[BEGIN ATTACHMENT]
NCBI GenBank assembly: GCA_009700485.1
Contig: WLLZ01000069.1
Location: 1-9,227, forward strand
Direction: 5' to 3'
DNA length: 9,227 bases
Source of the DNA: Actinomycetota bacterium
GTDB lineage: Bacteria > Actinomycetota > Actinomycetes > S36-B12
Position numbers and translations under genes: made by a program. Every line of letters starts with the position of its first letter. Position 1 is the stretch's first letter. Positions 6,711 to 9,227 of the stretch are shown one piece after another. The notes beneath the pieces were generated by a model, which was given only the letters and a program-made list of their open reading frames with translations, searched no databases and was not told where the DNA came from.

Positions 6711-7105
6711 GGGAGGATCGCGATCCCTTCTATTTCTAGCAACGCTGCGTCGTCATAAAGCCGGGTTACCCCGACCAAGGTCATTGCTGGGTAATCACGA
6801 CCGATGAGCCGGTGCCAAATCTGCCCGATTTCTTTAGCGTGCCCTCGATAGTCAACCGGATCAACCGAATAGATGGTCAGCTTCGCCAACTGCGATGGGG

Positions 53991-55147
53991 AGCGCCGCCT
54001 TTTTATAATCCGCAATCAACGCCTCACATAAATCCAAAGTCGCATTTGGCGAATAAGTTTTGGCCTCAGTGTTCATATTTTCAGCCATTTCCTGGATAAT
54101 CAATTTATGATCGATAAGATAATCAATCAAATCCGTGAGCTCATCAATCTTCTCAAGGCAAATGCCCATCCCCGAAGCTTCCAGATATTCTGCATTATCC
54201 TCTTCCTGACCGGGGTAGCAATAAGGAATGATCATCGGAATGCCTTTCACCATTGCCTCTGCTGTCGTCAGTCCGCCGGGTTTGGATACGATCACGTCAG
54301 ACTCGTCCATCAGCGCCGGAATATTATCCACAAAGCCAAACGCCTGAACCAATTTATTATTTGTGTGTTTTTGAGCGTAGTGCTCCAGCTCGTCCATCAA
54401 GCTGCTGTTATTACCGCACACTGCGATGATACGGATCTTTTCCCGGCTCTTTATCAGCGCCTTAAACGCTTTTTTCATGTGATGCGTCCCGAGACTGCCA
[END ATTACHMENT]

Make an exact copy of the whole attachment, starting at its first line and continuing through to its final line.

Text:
NCBI GenBank assembly: GCA_009700485.1
Contig: WLLZ01000069.1
Location: 1-9,227, forward strand
Direction: 5' to 3'
DNA length: 9,227 bases
Source of the DNA: Actinomycetota bacterium
GTDB lineage: Bacteria > Actinomycetota > Actinomycetes > S36-B12
Position numbers and translations under genes: made by a program. Every line of letters starts with the position of its first letter. Position 1 is the stretch's first letter. Positions 6,711 to 9,227 of the stretch are shown one piece after another. The notes beneath the pieces were generated by a model, which was given only the letters and a program-made list of their open reading frames with translations, searched no databases and was not told where the DNA came from.

Positions 6711-7105
6711 GGGAGGATCGCGATCCCTTCTATTTCTAGCAACGCTGCGTCGTCATAAAGCCGGGTTACCCCGACCAAGGTCATTGCTGGGTAATCACGA
6801 CCGATGAGCCGGTGCCAAATCTGCCCGATTTCTTTAGCGTGCCCTCGATAGTCAACCGGATCAACCGAATAGATGGTCAGCTTCGCCAACTGCGATGGGG

Positions 53991-55147
53991 AGCGCCGCCT
54001 TTTTATAATCCGCAATCAACGCCTCACATAAATCCAAAGTCGCATTTGGCGAATAAGTTTTGGCCTCAGTGTTCATATTTTCAGCCATTTCCTGGATAAT
54101 CAATTTATGATCGATAAGATAATCAATCAAATCCGTGAGCTCATCAATCTTCTCAAGGCAAATGCCCATCCCCGAAGCTTCCAGATATTCTGCATTATCC
54201 TCTTCCTGACCGGGGTAGCAATAAGGAATGATCATCGGAATGCCTTTCACCATTGCCTCTGCTGTCGTCAGTCCGCCGGGTTTGGATACGATCACGTCAG
54301 ACTCGTCCATCAGCGCCGGAATATTATCCACAAAGCCAAACGCCTGAACCAATTTATTATTTGTGTGTTTTTGAGCGTAGTGCTCCAGCTCGTCCATCAA
54401 GCTGCTGTTATTACCGCACACTGCGATGATACGGATCTTTTCCCGGCTCTTTATCAGCGCCTTAAACGCTTTTTTCATGTGATGCGTCCCGAGACTGCCA